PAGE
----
The Different Versions of Dodgeball

There have been all different versions of a dodgeball game used throughout today. Different schools and summer camps like to use dodgeball as an activity. Here I am just highlighting just a couple different versions of dodgeball. There a lot of different ones, but here are 8 different types of variations of dodgeball.

Army Dodgeball

The first example of a different type of dodgeball is Army dodgeball, but my high school likes to call medic. There would be two teams and we would play on a basketball court in the gym class. This was considered easily as the best day ever or the worst day ever in gym class depending who you were. The rules are exactly as the same as dodgeball, but you had a medic you were protecting throughout the game.  Each player then tries to hit the other team’s players with the balls, and the spot that is hit is therefore “wounded” and the player must move to the back of the playing area and wait for the “medic” to come heal you. If the medic is hit, the game is over. You wanted to play this game with a group that was 10 to 30 people and it could last 5 minutes up to an hour.

Here is an example of the game:


Bombardment is a game that has a couple ways you can play it. One-way you can play with two teams and five balls on an inside gymnasium (usually a basketball or netball court) divided into three roughly equal zones. Each team can roam freely in their own zone, or in the central no-man’s land that divides their zones. If you are hit with a ball on the full, you are out, if you catch a ball on the full, the teammate who has been out the longest returns to the game (in some versions of bombardment, you can bring back more players). Deflecting a ball with a ball that a player is holding is allowed. Another way is two teams each with three pins and five dodgeballs. The objective is to knock over all the opposing team’s pins or eliminate all the players on the other team. Players can get out by getting hit, however it must be below the neck. Also if a ball is thrown and a player catches it on the full, the player who threw it is out and the teammate who has been out longest returns to the game (in some versions of bombardment, you can choose who to bring back). There are several variations such as if the game is played in a gym. If a player hits the basketball hoop’s backboard then that team frees all eliminated players.  The name then can be called Pin Guard or Battle Ball.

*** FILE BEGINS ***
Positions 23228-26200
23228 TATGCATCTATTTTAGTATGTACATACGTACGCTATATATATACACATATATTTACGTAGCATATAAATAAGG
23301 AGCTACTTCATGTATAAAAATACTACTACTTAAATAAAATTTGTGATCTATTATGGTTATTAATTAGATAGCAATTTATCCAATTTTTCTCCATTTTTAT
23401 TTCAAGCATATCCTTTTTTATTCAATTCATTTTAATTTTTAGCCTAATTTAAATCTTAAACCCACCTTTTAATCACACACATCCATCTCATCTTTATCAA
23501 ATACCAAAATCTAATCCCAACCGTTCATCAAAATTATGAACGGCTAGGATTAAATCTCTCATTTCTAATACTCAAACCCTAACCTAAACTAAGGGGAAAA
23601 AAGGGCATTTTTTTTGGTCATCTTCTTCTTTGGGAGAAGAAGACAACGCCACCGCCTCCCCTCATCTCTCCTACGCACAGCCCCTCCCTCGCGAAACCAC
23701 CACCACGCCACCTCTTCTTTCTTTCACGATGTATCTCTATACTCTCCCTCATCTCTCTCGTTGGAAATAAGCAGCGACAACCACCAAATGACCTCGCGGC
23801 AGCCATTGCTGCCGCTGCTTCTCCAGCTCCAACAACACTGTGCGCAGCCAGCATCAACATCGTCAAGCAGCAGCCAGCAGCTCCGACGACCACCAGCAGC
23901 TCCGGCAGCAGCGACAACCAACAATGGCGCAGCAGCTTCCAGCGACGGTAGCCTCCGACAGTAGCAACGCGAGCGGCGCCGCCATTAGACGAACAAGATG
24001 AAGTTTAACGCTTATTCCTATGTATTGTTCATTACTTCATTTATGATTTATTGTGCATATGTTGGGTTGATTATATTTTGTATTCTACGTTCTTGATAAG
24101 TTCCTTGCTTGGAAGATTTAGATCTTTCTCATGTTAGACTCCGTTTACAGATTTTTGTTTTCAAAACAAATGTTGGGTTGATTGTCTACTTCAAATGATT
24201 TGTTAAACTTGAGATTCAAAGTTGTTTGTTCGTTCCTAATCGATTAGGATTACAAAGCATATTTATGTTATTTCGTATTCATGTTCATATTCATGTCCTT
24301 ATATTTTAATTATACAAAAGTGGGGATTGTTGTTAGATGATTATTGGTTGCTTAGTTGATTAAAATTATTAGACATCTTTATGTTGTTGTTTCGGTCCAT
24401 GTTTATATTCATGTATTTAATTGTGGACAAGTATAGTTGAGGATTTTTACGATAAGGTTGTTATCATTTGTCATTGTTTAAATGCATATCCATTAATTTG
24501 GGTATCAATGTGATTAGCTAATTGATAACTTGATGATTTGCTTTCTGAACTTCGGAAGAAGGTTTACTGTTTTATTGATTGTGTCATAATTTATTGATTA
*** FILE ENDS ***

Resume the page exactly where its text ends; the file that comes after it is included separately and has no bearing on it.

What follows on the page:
Here an example of the Pin version of the game:

And a funny clip from The Simpsons called “BOMBARDMENT”:

Doctor Dodgeball:

Doctor dodgeball is very similar to army dodgeball. You have this “hospital” in which “injured” players who are on the ground are dragged by players of either side back to the hospital which is at the rear of each team’s playing area. A patient brought back to the hospital is revitalized and allowed to continue playing, though if they are brought to the opposing team’s hospital they are now playing for the other team. The leader needs to avoid getting hit. If they get hit, the game is over or the game can be over if one team is entirely eliminated. You can use a “fake doctor” to distract the other team or you can keep your doctor known or in secret from the other team. It is a key idea to be paying attention of which the other team’s doctor is.

Here someone explaining a little better if you do not understand it yet:

Here an example of doctor dodgeball: